This seems to be a conservative opinion. It may be true. But I don’t find it very convincing.
From CNS News:
“Now you’re talking about Russia annexing the Crimea. Something happened,” Gregory continued. “And I wonder, as you hear some criticism from conservatives who say the issue here is that Vladimir Putin is not afraid, that he saw a red line by this administration in Syria and then no follow-up, no action, that he thinks that he can provoke the U.S. and the West and that President Obama won’t do anything in response.”
“Well, he’s finding out the opposite,” Kerry responded. “Let me make it clear: President Putin is not operating from a place of strength here. [Ousted Ukrainian President Viktor] Yanukovich was his supported president. Yanukovich was thrown out, despite Putin’s support. Yanukovich turned on his own people. President Putin is using force in a completely inappropriate manner that will invite the opprobrium of the world, and it already is. He is not going to gain by this.”
I just don’t see it. If Obama had started that illegal and immoral bombing raid on Syria (which was opposed by many conservatives!), he would have only made himself weaker, not stronger. Why would Putin be any less likely to move troops into the Crimean just because we bombed Syria?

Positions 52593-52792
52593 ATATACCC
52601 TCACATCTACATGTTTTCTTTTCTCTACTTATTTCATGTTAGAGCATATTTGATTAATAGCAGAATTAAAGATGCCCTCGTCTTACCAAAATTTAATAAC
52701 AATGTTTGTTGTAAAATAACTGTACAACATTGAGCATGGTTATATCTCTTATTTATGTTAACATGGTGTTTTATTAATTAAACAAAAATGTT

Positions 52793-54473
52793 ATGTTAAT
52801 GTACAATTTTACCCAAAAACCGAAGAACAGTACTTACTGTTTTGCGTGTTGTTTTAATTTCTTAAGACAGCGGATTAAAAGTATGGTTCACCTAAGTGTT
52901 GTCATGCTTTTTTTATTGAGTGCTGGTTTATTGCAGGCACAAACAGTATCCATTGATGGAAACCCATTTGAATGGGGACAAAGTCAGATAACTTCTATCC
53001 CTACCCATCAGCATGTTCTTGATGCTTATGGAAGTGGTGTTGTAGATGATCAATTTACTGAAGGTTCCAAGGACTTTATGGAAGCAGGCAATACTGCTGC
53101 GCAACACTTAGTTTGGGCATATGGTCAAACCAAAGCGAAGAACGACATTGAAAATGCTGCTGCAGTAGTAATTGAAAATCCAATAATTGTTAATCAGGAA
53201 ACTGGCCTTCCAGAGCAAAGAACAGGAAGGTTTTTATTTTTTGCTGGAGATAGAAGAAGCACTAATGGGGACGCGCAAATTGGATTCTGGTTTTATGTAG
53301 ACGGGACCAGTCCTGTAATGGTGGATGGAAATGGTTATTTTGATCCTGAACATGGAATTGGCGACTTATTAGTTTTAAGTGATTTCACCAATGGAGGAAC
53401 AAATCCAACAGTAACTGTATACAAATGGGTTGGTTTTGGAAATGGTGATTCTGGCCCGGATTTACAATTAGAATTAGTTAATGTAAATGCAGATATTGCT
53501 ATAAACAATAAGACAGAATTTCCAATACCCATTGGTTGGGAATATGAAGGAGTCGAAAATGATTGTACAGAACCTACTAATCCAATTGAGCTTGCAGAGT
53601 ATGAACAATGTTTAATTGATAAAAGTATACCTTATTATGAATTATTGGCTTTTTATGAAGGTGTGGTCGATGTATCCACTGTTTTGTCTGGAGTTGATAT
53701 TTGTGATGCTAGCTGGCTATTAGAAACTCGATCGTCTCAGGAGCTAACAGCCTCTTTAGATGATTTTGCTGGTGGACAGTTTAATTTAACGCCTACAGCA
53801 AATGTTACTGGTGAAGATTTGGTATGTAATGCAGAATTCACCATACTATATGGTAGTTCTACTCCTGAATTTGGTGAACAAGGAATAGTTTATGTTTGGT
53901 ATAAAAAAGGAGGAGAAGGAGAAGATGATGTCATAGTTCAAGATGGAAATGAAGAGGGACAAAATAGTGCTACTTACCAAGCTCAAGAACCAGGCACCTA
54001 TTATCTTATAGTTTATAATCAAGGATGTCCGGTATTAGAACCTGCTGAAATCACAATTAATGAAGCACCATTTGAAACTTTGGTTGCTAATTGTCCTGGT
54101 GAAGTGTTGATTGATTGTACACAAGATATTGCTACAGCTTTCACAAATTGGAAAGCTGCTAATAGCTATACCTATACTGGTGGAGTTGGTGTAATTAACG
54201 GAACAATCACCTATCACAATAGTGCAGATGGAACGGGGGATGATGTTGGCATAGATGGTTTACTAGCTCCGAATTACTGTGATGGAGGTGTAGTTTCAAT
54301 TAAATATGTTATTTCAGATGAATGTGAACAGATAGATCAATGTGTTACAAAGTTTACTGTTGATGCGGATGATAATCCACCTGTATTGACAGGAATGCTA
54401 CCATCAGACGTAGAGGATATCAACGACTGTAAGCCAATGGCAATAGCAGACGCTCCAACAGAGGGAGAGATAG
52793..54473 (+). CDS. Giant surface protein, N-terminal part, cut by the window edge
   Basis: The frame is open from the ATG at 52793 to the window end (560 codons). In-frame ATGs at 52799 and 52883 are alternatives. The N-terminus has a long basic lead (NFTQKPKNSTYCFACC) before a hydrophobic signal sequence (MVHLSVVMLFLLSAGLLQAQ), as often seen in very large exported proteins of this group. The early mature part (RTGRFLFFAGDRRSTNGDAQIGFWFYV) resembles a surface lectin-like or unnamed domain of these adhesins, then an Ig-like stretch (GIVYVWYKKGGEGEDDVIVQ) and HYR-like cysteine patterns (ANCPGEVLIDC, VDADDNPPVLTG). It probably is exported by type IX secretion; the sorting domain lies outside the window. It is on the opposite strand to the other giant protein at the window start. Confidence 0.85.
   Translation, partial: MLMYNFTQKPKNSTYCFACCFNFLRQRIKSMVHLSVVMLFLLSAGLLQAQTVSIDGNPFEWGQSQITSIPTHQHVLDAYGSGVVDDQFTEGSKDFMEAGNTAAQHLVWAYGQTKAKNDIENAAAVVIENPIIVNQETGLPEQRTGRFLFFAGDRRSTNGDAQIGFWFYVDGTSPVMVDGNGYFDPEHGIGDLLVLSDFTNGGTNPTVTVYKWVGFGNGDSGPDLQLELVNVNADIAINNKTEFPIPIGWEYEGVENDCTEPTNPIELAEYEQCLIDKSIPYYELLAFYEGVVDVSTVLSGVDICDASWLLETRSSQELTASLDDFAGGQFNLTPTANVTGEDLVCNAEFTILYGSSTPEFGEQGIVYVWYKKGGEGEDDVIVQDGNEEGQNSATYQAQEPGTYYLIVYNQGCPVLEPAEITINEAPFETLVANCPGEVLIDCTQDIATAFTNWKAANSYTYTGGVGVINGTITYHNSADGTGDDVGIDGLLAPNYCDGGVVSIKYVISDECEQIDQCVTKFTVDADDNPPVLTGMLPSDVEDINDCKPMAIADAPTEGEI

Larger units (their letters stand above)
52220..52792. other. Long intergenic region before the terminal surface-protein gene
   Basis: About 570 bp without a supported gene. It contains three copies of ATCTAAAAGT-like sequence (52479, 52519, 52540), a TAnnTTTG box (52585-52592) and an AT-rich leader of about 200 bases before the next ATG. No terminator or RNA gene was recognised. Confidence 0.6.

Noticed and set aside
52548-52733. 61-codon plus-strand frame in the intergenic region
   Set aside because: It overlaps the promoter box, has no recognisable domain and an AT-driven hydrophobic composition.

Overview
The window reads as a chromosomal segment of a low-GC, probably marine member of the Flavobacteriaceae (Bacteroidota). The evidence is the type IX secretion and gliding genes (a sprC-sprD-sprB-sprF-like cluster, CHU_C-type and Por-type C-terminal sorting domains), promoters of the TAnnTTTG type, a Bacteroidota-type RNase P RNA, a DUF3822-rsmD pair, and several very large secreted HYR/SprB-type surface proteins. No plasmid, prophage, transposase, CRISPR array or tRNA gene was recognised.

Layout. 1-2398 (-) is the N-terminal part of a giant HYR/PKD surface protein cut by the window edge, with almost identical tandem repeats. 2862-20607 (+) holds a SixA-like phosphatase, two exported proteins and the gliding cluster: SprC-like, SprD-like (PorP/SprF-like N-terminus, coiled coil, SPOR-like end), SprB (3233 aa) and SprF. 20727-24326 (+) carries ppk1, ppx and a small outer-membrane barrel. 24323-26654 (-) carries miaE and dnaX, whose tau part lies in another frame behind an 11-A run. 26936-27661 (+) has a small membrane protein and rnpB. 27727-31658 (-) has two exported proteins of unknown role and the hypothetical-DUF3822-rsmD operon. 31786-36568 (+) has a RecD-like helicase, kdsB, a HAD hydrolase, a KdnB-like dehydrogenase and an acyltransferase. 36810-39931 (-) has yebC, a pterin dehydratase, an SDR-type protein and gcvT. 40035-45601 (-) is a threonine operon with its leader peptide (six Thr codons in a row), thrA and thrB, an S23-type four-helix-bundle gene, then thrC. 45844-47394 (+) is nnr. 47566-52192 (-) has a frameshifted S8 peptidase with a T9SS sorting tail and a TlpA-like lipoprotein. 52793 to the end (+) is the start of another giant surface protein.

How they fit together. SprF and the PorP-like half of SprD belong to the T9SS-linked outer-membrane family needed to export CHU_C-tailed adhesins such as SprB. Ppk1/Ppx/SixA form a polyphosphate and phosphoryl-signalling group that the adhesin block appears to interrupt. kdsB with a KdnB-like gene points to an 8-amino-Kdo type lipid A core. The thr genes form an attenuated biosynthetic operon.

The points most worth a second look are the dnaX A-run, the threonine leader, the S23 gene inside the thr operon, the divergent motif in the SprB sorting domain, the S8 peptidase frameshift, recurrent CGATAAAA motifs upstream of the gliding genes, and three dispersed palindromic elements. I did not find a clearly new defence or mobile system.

Syria is not a nuclear power; Russia is.
Remember, not only does everyone know, but the State Department was caught red-handed, controlling the Ukrainian revolution. Yesterday, Lindsey Graham said he wanted “to create a democratic noose around Putin’s Russia.” This is exactly the reason why Russia can so easily be persuaded, that they are taking defensive measures in their move to secure Crimea.
I wrote earlier that Ukraine was not worth World War III for us. But what if Russia or China succeeded in helping a coup in Mexico or Canada in order for them to get a government friendly to one of those nations and hostile to the U.S.? That might be worth a World War.
And that’s exactly how Putin might value Crimea.
In which case, there is no question of keeping Russia out. Russia was not going to be deterred. The only question is whether or not two nuclear powers should go to war with one another.
So conservatives who say Putin invaded the Crimean because he perceived the U.S. was weak, may be right. But Putin might also have invaded the Crimean because he perceived that Russia was weak and could not afford to lose their naval base at that location.